What can you tell us about the test that took place on March 1?
The shot went off at 5 or 5:30 in the morning. I was on a ship, and we were issued very dark glasses. The first thing you have to do is admire it, the mushroom cloud a mile and a quarter wide, and the ionization of the atmosphere creates different colors, the most beautiful pink, the most beautiful blue, and you’re saying, “Wow.” You forget how destructive it is, and you’re looking at a beautiful picture.
And then you realize just how deadly that bomb is?
The enormity and power of the explosion gave me an immediate reaction of awe and concern. When that fireball went off I was standing next to another Navy officer and my words were: “I wish the Russians could see this. There would never be another war.” I remember my exact words. Then the force of the explosion threw me back against the bulkhead. The Hiroshima and Nagasaki bombs were 20 kilotons. Bravo, I believe, was scheduled to go off at 9.5 megatons. It went off at 15 megatons [equal to 15 million tons of TNT]. That was the big surprise to all the physicists—and everybody else. They were in awe. We had some buildings out there, some helicopter hangars, office buildings for staff—it was all destroyed.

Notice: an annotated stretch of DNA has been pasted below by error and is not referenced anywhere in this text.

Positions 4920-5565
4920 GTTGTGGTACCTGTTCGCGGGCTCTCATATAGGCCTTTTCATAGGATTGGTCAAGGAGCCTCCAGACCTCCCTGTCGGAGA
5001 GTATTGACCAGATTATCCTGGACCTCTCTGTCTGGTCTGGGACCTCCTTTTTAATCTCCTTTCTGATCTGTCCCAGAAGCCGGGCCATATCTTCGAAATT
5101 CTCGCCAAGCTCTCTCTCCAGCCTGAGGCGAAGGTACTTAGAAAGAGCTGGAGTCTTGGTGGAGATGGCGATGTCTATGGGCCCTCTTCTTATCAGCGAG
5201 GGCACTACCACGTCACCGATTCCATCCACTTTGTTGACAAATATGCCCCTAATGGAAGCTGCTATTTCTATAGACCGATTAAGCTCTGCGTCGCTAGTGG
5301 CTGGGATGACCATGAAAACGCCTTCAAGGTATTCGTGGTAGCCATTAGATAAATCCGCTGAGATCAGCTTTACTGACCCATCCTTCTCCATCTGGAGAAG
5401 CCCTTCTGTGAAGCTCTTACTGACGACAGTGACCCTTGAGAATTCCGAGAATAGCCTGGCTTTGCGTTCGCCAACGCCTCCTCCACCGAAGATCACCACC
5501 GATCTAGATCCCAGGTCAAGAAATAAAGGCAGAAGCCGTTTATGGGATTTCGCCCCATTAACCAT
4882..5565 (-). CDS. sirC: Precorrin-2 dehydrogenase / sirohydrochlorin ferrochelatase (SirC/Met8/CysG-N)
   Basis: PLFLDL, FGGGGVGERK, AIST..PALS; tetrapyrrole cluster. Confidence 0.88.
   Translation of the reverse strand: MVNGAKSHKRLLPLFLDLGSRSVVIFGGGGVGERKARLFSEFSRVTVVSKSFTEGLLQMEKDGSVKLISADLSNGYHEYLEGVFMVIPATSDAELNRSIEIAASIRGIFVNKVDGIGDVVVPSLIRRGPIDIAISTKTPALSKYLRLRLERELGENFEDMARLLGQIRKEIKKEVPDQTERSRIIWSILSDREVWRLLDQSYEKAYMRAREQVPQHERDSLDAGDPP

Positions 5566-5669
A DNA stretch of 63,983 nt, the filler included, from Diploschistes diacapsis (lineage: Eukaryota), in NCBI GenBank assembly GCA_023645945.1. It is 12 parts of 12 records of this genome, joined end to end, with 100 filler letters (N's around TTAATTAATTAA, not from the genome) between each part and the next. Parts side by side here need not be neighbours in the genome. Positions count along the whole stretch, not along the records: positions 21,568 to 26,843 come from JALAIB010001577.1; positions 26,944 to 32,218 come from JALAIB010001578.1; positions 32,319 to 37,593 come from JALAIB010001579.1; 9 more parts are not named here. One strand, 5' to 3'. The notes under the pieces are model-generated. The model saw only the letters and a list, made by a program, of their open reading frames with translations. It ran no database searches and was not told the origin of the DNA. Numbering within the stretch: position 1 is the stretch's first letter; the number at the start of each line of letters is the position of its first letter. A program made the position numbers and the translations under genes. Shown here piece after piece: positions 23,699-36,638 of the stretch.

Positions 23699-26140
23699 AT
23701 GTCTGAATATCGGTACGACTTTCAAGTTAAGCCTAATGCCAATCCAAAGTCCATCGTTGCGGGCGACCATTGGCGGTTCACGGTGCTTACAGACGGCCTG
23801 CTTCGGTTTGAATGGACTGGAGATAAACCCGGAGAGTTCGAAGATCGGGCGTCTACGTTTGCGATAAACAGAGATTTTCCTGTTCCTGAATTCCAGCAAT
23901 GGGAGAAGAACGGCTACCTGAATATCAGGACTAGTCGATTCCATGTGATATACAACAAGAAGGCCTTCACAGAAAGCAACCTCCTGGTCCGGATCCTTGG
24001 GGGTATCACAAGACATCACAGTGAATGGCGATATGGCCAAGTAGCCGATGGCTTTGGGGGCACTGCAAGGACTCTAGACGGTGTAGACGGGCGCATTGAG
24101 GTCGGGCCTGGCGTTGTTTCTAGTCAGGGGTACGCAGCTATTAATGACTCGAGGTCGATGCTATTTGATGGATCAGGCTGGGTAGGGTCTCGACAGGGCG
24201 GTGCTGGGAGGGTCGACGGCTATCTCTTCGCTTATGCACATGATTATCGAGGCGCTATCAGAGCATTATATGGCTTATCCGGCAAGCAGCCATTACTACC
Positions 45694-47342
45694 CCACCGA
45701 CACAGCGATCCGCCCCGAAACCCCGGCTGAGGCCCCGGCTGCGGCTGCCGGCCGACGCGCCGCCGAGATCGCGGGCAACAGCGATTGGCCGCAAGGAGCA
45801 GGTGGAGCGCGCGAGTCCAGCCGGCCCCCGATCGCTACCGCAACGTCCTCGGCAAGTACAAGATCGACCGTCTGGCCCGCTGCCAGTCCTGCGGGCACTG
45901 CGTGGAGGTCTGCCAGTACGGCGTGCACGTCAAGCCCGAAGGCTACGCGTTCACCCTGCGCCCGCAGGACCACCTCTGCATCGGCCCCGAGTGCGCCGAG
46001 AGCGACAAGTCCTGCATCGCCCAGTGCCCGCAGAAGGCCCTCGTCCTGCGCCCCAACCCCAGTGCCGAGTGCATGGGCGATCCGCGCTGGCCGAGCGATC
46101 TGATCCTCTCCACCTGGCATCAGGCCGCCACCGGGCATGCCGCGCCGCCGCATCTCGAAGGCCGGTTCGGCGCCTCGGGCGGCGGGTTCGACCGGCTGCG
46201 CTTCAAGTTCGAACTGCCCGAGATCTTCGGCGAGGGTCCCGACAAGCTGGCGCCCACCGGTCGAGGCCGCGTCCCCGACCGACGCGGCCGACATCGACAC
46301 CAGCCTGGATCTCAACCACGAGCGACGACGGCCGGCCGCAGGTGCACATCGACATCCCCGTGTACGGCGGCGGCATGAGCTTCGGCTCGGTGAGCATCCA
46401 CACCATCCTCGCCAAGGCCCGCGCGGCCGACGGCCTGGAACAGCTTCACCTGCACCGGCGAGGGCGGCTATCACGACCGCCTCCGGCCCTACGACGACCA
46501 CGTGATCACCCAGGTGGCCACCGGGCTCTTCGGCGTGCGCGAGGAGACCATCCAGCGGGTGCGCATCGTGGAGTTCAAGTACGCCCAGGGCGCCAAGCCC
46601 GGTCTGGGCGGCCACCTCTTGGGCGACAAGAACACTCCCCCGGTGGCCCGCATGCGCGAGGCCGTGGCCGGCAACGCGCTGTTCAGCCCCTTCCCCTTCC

What happened next?
The wind changed, but the staff didn’t tell us. The ship I was on received fallout. Some of my crew members were in skivvies and they got radiation burns around the beltline from the fallout. I got on a landing craft and we went over to Rongelap Atoll [about 75 miles from Bikini], which also got dusted. There were 85 natives there. We took them off the island. There was also a Japanese fishing boat [The Lucky Dragon No. 5] out there that got contaminated—one crew member died. For a long time the Japanese were afraid to eat fish because of the contamination.
You then witnessed two more tests during the next several weeks?
Yes. For the third one I placed instruments around ground zero, and I included a few cases of beer, which I buried there under some sheet metal and sand. Before I headed home—my two years were up—I was asked to pick up the instruments. Never having known what the dosimeter said and having not been informed about my daily dosage of radiation, I said, “Sure.” So they gave me a Geiger counter, put me on a helicopter, and I dropped in using a rope ladder.
Wearing the protective gear?
Not interesting! It was, in retrospect, foolhardy.
What did you find?
All the instruments and the beer had been vaporized. There was no sign of them. Everything was gone. I mean, 15 megatons. Nothing there. Same thing on some other atolls nearby. It took a while for the helicopter to return. I think the pilot was reading a comic book. My Geiger counter needle had been way off to the right, and it stayed there. I didn’t bother looking at it anymore. I knew I was getting a lot of radiation.